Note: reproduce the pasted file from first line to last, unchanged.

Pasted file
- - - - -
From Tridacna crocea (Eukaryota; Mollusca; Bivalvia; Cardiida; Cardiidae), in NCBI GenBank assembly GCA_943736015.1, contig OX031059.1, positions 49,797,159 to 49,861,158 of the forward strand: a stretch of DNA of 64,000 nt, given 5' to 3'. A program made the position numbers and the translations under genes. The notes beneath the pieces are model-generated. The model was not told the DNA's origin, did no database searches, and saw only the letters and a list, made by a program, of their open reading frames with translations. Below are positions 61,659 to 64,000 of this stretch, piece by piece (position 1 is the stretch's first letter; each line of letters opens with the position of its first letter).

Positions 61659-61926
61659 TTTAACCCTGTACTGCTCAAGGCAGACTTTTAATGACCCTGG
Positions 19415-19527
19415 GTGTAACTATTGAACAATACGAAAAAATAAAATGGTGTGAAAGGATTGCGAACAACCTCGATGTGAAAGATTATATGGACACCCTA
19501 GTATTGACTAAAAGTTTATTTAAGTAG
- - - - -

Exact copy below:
From Tridacna crocea (Eukaryota; Mollusca; Bivalvia; Cardiida; Cardiidae), in NCBI GenBank assembly GCA_943736015.1, contig OX031059.1, positions 49,797,159 to 49,861,158 of the forward strand: a stretch of DNA of 64,000 nt, given 5' to 3'. A program made the position numbers and the translations under genes. The notes beneath the pieces are model-generated. The model was not told the DNA's origin, did no database searches, and saw only the letters and a list, made by a program, of their open reading frames with translations. Below are positions 61,659 to 64,000 of this stretch, piece by piece (position 1 is the stretch's first letter; each line of letters opens with the position of its first letter).

Positions 61659-61926
61659 TTTAACCCTGTACTGCTCAAGGCAGACTTTTAATGACCCTGG
Positions 19415-19527
19415 GTGTAACTATTGAACAATACGAAAAAATAAAATGGTGTGAAAGGATTGCGAACAACCTCGATGTGAAAGATTATATGGACACCCTA
19501 GTATTGACTAAAAGTTTATTTAAGTAG